Each year, thousands of women become pregnant as a result of sexual assault.
Shockingly, too often these rape survivors must endure further trauma when the rapist seeks custody or visitation with the survivor's child.
On behalf of those survivors and their children, U.S. Reps. Debbie Wasserman Schultz (D-FL), Tom Marino (R-PA), Patrick Meehan (R-PA), David Joyce (R-OH), Gwen Moore (D-WI), and Marcia Fudge (D-OH) filed the Rape Survivor Child Custody Act.
This bipartisan legislation encourages states to pass laws that allow women to petition for the termination of parental rights based on clear and convincing evidence that a child was conceived through rape. The bill would provide incentives to states with protective statutes through a grant program that provides additional federal funding through two programs authorized in the Violence Against Women Act (VAWA) -- the STOP Violence Against Women Formula Grant and the Sexual Assault Services Program.
Only six states currently have laws that afford women comprehensive access to the legal options they need in order to avoid custody battles with their rapists. That's why members of Congress have introduced federal legislation in an effort to encourage other states to follow suit.
Earlier this year in May, a real-life example of the need for this kind of legislation was in the national news - the Cleveland kidnapping-rape case where a man is charged with kidnapping and raping three women for over a decade. One of the women had a child while imprisoned, and just two months after the mother escaped, the accused perpetrator requested visitation with the daughter who was conceived through rape.
On Thursday, July 25, Reps. Wasserman Schultz, Marino, Meehan and Moore hosted a news conference to talk about why this bill is so important and what it would do to help women. Joining them Thursday was Shauna Prewitt, who became pregnant after she was raped as a student at the University of Chicago. She was shocked when her attacker sought custody of the baby. Since then, she has earned a law degree and become an outspoken advocate for providing survivors the legal tools they need to protect themselves and their children.
"No mother, and especially no survivor, should ever have to endure such a nightmare," said Rep. Wasserman Schultz. "While we cannot undo the harm already caused, we can give women the legal tools they need in order to protect themselves from additional abuse, coercion, manipulation, and intimidation. Stories like Shauna's remind us why bills like this rise above partisan politics. This is about doing what's right to protect women across America, and I look forward to working with my colleagues to get this bill passed."
"I'm a former prosecutor. I've defended rape victims and I've put their attackers behind bars," said Rep. Meehan. "Amazingly, in some states rapists have parental rights to their child. Victims then must relive their experiences in prolonged custody disputes, and they're forced to interact with their attackers on a regular basis to arrange visitation. This isn't just painful for the victim -- it's unsafe for the child, as well. Federal policy can and should encourage states to protect rape victims and their children."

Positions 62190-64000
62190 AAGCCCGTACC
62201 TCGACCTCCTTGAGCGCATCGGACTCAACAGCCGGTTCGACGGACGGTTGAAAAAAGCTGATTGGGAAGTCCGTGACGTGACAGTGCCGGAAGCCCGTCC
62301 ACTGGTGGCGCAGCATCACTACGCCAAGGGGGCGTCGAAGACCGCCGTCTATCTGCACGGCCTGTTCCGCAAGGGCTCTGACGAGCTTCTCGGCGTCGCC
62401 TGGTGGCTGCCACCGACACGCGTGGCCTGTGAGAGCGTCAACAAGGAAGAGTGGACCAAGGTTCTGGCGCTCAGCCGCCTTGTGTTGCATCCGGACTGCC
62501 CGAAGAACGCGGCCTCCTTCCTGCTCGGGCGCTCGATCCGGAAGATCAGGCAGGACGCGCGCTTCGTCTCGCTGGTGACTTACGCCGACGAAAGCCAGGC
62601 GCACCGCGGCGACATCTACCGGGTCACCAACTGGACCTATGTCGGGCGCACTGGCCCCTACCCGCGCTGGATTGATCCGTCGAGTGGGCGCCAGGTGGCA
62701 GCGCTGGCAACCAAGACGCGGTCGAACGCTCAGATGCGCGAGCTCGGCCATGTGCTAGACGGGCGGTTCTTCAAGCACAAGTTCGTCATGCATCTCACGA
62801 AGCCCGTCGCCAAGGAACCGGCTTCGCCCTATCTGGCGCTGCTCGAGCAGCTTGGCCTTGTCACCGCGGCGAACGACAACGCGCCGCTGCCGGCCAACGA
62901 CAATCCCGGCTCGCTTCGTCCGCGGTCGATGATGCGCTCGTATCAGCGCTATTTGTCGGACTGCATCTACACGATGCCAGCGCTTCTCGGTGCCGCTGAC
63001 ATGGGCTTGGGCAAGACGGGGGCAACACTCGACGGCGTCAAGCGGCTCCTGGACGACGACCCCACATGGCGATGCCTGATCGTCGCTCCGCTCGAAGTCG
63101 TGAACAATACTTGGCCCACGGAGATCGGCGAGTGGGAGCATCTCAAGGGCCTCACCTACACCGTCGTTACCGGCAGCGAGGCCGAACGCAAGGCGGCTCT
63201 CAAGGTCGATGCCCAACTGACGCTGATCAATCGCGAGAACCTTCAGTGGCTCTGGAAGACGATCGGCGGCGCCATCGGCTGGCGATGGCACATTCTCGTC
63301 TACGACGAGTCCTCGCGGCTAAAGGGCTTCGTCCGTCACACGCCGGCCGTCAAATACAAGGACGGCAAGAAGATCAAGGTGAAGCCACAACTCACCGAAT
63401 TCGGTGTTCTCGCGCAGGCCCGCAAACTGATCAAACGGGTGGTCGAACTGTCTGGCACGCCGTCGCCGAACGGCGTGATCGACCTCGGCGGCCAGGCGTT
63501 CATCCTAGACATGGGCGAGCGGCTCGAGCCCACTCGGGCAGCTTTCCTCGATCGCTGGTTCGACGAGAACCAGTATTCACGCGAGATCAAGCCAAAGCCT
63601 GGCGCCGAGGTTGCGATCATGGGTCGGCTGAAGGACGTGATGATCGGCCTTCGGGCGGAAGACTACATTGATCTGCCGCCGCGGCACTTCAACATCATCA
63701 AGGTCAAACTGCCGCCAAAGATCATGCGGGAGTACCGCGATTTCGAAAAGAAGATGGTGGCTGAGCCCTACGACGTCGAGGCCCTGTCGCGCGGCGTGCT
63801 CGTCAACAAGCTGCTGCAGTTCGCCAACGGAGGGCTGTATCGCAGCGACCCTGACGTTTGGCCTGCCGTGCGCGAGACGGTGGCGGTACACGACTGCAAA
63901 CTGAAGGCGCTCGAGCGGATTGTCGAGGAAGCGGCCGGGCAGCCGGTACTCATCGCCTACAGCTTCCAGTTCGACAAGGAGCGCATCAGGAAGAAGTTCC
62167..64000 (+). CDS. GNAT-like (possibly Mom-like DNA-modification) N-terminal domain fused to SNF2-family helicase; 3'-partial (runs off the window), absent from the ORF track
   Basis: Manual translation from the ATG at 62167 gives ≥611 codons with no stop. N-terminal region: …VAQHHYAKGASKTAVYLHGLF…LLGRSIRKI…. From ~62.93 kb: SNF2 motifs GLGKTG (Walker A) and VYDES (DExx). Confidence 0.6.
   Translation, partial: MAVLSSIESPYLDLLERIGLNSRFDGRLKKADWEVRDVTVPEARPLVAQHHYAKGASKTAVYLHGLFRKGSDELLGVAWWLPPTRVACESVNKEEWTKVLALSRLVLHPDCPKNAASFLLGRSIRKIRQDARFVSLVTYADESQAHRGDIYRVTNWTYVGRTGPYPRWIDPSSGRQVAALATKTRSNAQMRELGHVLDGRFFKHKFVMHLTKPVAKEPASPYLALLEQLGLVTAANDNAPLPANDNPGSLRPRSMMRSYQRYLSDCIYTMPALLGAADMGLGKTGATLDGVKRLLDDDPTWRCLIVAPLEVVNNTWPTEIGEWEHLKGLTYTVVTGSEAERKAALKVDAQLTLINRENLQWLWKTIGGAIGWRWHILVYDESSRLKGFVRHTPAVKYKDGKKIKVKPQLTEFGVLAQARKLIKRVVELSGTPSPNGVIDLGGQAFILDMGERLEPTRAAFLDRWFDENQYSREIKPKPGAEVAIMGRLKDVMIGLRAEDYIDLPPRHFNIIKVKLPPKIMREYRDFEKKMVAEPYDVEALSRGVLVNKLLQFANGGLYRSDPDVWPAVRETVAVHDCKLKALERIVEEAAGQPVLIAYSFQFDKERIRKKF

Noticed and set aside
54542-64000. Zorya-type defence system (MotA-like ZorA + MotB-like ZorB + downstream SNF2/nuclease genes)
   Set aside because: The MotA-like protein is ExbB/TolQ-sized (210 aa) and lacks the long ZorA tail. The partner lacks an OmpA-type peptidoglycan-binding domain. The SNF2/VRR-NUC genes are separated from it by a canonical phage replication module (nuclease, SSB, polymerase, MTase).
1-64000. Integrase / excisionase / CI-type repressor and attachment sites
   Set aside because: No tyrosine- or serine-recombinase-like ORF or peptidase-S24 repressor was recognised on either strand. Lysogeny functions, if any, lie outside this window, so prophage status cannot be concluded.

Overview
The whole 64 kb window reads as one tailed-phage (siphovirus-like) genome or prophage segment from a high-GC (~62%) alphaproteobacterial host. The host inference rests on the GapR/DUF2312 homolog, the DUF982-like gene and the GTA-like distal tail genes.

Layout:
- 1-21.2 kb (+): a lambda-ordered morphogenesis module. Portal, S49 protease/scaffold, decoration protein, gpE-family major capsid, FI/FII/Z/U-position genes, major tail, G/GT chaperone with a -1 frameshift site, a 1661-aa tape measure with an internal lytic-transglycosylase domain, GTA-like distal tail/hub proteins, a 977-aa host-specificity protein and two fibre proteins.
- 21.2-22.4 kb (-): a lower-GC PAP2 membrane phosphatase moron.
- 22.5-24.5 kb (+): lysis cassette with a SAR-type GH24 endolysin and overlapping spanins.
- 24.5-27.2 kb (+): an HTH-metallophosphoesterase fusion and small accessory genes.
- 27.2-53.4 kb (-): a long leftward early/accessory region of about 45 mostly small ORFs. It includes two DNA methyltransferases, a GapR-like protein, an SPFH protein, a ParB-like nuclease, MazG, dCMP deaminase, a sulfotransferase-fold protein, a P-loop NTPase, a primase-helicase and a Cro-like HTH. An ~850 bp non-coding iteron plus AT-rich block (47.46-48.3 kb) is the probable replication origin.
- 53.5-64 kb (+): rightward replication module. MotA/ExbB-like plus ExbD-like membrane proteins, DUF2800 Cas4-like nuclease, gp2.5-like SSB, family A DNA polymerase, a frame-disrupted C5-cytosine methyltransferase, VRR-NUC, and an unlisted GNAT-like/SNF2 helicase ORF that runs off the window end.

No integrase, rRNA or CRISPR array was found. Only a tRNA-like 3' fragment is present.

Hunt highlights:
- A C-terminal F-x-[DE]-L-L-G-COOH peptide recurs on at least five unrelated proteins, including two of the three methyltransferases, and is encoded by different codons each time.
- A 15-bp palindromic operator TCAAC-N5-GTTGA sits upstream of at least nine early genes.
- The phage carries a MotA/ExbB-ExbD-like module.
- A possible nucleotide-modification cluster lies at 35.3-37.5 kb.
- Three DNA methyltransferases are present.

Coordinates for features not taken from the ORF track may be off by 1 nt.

"I was proud to stand with my colleagues and support the Rape Survivor Child Custody Act," said Rep. Moore. "After experiencing the emotional and physical trauma of sexual assault, victims should never have to fight for custodial and parental rights with their abusers. I am proud that Wisconsin is one of six states to currently help women avoid horrific custody battles with their attackers if there is clear and convincing evidence of rape. However, this survivor support must be extended nationwide. I urge my colleagues to stand up for mothers and support this commonsense legislation."
"The case of Amanda Berry giving birth while being held captive and raped for over a decade occurred in my district but the need for this legislation goes beyond one case," said Rep. Fudge. "I am determined to do whatever I can to ensure that rape survivors throughout Ohio and in every other state are not further traumatized by the justice system. This sensible, bipartisan measure encourages all states to develop strong remedies to help mothers avoid painful custody battles with their rapists. They and their children deserve that protection."
The bill has growing support from national organizations, including the Rape, Abuse & Incest National Network (RAINN), National Coalition of Anti-Violence Programs, National Taskforce to End Sexual and Domestic Violence Against Women, National Coalition Against Domestic Violence, National Alliance to End Sexual Violence, National Network to End Domestic Violence, National Domestic Violence/Dating Violence Hotline, National Resource Center on Domestic Violence, National Council of Jewish Women, National Organization of Sisters of Color Ending Sexual Violence, Jewish Women International, Asian & Pacific Islander Institute on Domestic Violence, Casa de Esperanza, Victims Rights Law Center.